Help Out However You Can
Taking over a somewhat more parental role with your own parents can be difficult and upsetting. Many parents are not particularly receptive to it. There are ways that you can look out for them that aren’t patronizing.
When you go over for dinner, offer to cook for them yourself, or to order takeout. That way, they don’t need to worry about producing a spectacular meal.
Take a look at how maintained their home is. If your mom or dad loves to garden but they’re having problems with the unwieldy lawnmower, you could always suggest hiring someone to do the heavy lifting. You can even arrange a day out of the week where you can come and do it yourself.
That way they can focus on growing beautiful roses and the best parts about gardening.
You could also suggest that they get a weekly cleaner so that they can focus their time and energy on enjoying their retirement. One thing that I always keep in mind is maintaining their dignity.
Just because they need a little extra help, don’t forget that they are your parents who are still capable of a lot. Taking a more parental role does not mean treating them like children, be respectful and maintain their dignity at all times.
Remember, even they can help you find out how to deal with family issues arise, they’ve been through it all.
Heaven forbid, one of your parents passes away or becomes sick, you will have a lot to deal with. Your own grief is something that will be difficult to bear. It’s important to remember that given time, it will become easier. You will be able to remember the person you’ve lost with a smile instead of with tears.
You never stop carrying the weight of grief but it becomes a lot easier to manage after time passes. Aside from your own feelings, you may worry about the parent who is left.
It’s important to encourage them to get out and socialize. Look for a local senior community center where they can meet like-minded people, talk, play games, and spend time together.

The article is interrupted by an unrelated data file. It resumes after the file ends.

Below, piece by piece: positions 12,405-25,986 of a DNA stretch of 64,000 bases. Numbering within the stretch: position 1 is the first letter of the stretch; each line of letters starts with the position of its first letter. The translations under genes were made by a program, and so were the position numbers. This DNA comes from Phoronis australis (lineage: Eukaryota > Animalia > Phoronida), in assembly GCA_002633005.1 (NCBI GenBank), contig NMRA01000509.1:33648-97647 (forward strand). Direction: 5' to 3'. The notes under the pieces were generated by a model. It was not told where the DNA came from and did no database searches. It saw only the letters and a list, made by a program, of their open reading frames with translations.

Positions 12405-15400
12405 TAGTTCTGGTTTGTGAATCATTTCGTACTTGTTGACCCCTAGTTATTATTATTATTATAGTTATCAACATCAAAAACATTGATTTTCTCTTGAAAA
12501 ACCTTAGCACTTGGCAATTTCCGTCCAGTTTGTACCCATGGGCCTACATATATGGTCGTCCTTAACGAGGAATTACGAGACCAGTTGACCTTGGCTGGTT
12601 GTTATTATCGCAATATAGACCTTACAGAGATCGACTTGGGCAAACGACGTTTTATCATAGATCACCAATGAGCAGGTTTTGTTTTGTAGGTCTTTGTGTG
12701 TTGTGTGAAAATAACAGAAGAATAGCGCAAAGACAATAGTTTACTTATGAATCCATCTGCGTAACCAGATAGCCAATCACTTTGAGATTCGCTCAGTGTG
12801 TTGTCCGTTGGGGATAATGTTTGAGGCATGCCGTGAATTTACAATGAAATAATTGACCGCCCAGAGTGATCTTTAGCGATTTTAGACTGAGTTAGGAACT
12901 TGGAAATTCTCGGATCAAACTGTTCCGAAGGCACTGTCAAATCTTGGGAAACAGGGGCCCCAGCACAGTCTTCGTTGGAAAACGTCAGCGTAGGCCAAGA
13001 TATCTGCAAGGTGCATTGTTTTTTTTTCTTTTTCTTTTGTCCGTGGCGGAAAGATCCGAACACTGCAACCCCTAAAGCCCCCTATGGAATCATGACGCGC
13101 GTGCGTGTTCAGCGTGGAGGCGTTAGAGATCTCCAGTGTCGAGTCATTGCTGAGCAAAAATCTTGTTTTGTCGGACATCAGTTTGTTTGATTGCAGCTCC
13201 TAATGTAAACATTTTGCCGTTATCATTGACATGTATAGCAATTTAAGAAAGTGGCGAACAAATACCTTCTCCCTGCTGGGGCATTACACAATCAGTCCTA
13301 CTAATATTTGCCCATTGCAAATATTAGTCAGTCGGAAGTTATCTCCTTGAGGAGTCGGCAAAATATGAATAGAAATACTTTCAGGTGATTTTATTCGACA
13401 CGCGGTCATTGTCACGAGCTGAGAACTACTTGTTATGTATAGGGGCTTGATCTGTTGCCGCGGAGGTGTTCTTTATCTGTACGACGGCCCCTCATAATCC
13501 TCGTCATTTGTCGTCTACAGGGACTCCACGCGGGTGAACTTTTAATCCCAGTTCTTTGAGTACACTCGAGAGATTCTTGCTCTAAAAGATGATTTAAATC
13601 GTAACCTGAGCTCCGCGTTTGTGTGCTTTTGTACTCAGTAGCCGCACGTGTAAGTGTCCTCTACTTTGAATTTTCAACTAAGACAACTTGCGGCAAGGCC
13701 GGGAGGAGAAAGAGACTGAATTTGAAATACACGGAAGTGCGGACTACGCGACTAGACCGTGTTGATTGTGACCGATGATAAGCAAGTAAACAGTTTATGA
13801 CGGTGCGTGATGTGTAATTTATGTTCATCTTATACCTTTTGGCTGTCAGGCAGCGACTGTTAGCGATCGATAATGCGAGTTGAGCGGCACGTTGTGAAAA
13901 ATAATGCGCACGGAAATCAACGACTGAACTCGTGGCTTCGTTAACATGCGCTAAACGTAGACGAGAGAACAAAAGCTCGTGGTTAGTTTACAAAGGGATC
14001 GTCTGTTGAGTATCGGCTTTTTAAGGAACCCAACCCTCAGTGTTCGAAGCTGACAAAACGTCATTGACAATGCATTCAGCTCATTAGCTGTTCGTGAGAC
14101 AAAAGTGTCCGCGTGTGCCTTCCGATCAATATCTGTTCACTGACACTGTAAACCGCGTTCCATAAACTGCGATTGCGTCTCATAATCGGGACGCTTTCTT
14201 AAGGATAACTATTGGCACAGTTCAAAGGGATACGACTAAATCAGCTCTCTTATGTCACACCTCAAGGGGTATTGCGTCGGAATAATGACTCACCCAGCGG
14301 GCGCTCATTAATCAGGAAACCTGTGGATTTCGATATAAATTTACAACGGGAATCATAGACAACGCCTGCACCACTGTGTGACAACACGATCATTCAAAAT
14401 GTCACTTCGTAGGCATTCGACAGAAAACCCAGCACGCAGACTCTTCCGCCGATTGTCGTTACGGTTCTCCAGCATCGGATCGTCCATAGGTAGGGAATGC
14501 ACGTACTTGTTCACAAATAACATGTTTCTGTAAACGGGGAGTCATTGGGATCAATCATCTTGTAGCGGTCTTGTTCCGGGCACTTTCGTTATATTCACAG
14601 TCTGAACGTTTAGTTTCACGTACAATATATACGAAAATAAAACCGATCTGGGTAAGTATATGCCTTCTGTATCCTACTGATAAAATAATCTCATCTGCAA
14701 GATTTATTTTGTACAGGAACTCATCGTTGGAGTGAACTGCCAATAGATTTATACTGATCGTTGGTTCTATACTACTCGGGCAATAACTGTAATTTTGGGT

There are also a lot of local classes for seniors that they could take part in. From swimming to Shakespeare to cooking. Don’t drag them out, but be gentle and encouraging. Offer rides, and give them that most valuable gift of all: your time and your company.
I can’t express that more. Time is so precious and hold off the things that can wait, enjoy your parents as much as you can.
There is probably no harder job out there than motherhood. When you go on social media, you see people posing with their babies. Maybe they’ve apparently lost every ounce of baby weight directly out of birth. Or they’ve been blessed with a baby who immediately sleeps through the night and starts walking and talking prodigiously early.
You need to remember that parenthood is not about comparisons.
Unless your child has significant extra needs, they will learn to walk and talk and will meet the same milestones like the other kids, so it’s important not to stress out too much.
It’s also good to remember that you don’t see the work that others put in to just merely judge them by a picture. Keep in mind that, social media is a highlight reel for most.
In fact, all parents are trying to figure things out and how to deal with family issues that arise too.
There is no handbook for parenting.
Find a Balance
Finding that balance between being a helicopter parent and being too hands-off is difficult. Remember to encourage your kids to play alone. Creative play is an excellent way to encourage creativity. A stack of paper and box of crayons is likely to keep them occupied for hours in a way that a lot of other toys may not.